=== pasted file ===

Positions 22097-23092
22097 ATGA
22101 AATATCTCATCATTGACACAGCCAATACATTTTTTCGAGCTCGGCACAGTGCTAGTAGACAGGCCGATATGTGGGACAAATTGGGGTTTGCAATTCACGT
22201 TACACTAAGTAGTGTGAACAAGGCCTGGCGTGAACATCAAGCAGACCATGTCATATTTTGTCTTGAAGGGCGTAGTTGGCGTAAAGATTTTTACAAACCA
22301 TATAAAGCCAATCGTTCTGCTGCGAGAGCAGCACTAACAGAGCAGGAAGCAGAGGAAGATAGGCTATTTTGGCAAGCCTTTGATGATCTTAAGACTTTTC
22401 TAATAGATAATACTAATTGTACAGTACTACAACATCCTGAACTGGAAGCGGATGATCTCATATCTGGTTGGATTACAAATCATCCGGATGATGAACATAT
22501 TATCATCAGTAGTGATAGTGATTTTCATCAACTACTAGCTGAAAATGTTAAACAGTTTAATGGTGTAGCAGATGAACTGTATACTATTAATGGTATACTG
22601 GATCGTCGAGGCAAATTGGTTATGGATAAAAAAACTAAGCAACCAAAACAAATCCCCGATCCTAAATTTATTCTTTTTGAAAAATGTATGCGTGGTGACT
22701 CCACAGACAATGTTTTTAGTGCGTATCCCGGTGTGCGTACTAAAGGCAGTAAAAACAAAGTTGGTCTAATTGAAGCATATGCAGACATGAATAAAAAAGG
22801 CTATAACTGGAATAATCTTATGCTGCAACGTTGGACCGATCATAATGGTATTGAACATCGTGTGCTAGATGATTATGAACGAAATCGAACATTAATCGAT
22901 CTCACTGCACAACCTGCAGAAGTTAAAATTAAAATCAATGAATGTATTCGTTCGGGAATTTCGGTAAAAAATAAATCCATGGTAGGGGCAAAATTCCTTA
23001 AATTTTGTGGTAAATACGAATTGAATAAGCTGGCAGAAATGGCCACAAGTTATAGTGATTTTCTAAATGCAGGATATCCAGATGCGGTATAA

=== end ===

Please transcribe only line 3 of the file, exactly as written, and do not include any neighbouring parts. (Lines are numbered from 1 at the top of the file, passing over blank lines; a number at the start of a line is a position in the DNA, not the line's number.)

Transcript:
22101 AATATCTCATCATTGACACAGCCAATACATTTTTTCGAGCTCGGCACAGTGCTAGTAGACAGGCCGATATGTGGGACAAATTGGGGTTTGCAATTCACGT